Dr Space Junk vs The Universe: Archaeology and the Future, by Alice Gorman

Cait MacPhee enjoys an Antipodean analysis of the ‘heritage’ generated by space travel

January 16, 2020
Apollo 11 moon rock 10072 in the International Space Station
Source: Alamy
Rock on: lunar sample 10072, sent to the International Space Station to honour the 40th anniversary of the first Moon landing

Space and dinosaurs capture young imaginations and are sometimes the gateway drugs to science. “Space dinos” are what some of us mockingly – and jealously – call areas of science that gain sudden popularity among the general public, especially when the areas are not our own. In Dr Space Junk vs The Universe, Alice Gorman has somewhat managed to combine the two. Not dinosaurs per se, but rather archaeology in space.

Gorman is a space archaeologist, examining the artefacts left over from our interactions with space, whether on the Earth, the Moon, other planets or beyond. She also has an obsession with cable ties, but each to their own. Reading this book made me realise that a) I don’t actually know how archaeology works, although if you had asked me beforehand I would have said that I did and b) I don’t know any archaeologists. This now seems like a gap in my life.

I am not entirely sure I buy the premise of space archaeology. What more needs to be studied about objects for which we have schematics, photos, replicas and, oftentimes, video evidence? We know what these objects are, where they are and their purpose. We know how they reflect human culture because the space age is sufficiently recent that we have first-hand oral testimonies.

What I do enthusiastically buy, however, is the idea that we should consider the heritage value of these relics. “Heritage” is defined in this book as the things from the past that have significance in our present and that we want to preserve for our future. I am desperately jealous of a colleague who has in his office a rock that has been to the International Space Station. If offered a piece of Sputnik, or a heat tile from a space shuttle, I’d think all my Christmases had come at once. These things have no intrinsic value but their journey and their purpose make them unique. So I can see how consideration of the heritage value of these relics is important, particularly if we plan to tidy up our near space environment. Is it in our best interests to just sweep everything away?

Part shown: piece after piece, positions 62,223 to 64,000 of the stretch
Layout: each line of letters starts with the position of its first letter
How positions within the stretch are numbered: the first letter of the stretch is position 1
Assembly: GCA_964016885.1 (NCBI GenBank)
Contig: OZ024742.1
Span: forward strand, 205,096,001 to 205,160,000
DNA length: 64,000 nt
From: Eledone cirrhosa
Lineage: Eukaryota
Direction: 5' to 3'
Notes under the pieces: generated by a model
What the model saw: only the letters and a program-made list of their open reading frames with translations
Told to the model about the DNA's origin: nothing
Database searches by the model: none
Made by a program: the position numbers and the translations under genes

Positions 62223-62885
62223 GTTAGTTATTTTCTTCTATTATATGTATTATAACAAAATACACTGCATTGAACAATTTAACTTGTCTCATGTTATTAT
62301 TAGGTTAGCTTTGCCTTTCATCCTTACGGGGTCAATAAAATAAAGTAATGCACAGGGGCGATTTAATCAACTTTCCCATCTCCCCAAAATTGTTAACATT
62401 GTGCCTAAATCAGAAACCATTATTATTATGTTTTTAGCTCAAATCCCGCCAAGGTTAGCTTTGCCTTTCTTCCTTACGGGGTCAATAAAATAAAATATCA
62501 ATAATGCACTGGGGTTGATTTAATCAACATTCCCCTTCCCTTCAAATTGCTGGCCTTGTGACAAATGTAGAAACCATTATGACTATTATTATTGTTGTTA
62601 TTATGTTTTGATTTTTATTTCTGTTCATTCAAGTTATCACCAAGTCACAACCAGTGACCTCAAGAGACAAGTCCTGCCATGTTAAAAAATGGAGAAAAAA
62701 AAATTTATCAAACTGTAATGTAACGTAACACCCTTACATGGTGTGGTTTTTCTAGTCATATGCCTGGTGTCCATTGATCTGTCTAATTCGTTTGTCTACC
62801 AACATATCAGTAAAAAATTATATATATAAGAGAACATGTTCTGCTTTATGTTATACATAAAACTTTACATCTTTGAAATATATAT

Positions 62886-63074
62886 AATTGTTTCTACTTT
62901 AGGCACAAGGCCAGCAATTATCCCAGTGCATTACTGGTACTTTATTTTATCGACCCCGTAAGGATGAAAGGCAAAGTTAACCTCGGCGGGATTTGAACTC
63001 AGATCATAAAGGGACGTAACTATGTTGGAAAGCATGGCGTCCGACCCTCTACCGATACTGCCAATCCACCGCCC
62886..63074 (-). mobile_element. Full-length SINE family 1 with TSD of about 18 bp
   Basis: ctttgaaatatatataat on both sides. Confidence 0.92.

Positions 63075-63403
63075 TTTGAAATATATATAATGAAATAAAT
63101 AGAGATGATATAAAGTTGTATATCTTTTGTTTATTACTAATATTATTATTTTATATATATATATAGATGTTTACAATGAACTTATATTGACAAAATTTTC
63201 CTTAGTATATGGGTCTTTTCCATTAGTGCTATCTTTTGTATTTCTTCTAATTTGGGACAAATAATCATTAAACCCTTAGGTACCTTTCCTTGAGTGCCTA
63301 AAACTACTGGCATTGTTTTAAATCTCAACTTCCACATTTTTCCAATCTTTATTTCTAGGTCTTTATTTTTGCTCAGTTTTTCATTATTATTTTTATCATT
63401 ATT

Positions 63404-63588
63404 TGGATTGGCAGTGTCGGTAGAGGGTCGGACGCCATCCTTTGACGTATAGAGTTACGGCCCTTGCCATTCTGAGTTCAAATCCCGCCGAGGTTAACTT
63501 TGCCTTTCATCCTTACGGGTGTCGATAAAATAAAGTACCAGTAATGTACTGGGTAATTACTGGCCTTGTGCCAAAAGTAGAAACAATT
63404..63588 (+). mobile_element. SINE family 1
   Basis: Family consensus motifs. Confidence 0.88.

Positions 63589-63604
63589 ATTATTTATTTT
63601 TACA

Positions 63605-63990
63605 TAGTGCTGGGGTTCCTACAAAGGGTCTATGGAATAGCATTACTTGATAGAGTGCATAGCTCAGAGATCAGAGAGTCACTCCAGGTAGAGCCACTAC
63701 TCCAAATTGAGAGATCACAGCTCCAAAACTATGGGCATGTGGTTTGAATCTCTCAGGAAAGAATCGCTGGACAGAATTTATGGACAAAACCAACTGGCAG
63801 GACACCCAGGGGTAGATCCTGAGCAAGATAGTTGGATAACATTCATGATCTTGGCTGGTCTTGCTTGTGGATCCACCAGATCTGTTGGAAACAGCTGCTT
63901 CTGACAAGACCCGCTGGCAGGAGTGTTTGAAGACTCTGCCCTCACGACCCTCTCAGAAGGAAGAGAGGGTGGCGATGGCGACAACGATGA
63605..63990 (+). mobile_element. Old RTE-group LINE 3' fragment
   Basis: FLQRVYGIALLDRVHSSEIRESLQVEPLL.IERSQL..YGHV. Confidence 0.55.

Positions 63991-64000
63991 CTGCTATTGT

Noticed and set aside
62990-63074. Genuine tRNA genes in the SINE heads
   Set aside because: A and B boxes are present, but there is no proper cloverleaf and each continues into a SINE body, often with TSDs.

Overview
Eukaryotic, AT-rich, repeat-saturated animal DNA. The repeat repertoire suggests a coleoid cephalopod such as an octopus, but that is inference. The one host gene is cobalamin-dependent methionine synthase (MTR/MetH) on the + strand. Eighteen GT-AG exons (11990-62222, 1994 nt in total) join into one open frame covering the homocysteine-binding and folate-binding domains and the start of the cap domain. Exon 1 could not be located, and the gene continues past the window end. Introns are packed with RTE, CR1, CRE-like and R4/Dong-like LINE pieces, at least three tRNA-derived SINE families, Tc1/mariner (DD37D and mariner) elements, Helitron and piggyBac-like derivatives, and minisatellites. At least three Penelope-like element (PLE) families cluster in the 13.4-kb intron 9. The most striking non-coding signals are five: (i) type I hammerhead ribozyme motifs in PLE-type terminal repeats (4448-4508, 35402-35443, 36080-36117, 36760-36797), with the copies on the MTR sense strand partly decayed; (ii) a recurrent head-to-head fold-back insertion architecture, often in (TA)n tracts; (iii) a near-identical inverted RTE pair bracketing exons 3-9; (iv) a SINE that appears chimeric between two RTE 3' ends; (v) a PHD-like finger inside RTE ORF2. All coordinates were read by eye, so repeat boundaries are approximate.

Dr Space Junk vs The Universe also appealed to me because Gorman’s voice and experience are very Australian. As a fellow Antipodean of approximately the same age, they resonated with me, particularly since I grew up next to a Cold War military target in the Melbourne suburbs. Australia is very good at “cultural cringe”, a form of inferiority that leads us to imply that everything we do is just a little bit jokey, a little bit amateurish, slightly ham-fisted and, stereotypically, male – and that when we succeed it is almost by accident rather than design. Gorman’s book brings to our attention some of Australia’s contributions to the space age and to the junk that’s orbiting our planet or has been flung off into space. I can only agree that it’s worth taking a moment to consider how this “junk” may actually be a treasure trove of relics documenting everyone’s contribution to taking the first steps away from our planet.

Cait MacPhee is professor of biological physics at the University of Edinburgh. 


Dr Space Junk vs The Universe: Archaeology and the Future
By Alice Gorman
MIT Press, 304pp, £22.50
ISBN 9780262043434
Published 22 October 2019

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